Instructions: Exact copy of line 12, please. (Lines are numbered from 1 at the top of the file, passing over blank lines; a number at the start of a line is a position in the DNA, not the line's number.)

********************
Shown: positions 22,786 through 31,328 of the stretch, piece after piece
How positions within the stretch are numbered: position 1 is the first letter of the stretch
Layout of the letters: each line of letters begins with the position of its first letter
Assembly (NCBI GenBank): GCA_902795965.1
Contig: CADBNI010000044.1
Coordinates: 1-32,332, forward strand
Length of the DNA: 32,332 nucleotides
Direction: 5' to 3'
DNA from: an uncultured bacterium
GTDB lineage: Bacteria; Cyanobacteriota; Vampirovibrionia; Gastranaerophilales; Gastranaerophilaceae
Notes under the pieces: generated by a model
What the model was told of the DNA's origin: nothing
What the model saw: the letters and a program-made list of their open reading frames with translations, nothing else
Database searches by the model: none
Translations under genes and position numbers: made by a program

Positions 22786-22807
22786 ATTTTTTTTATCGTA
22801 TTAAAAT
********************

What the model was told of the DNA's origin: nothing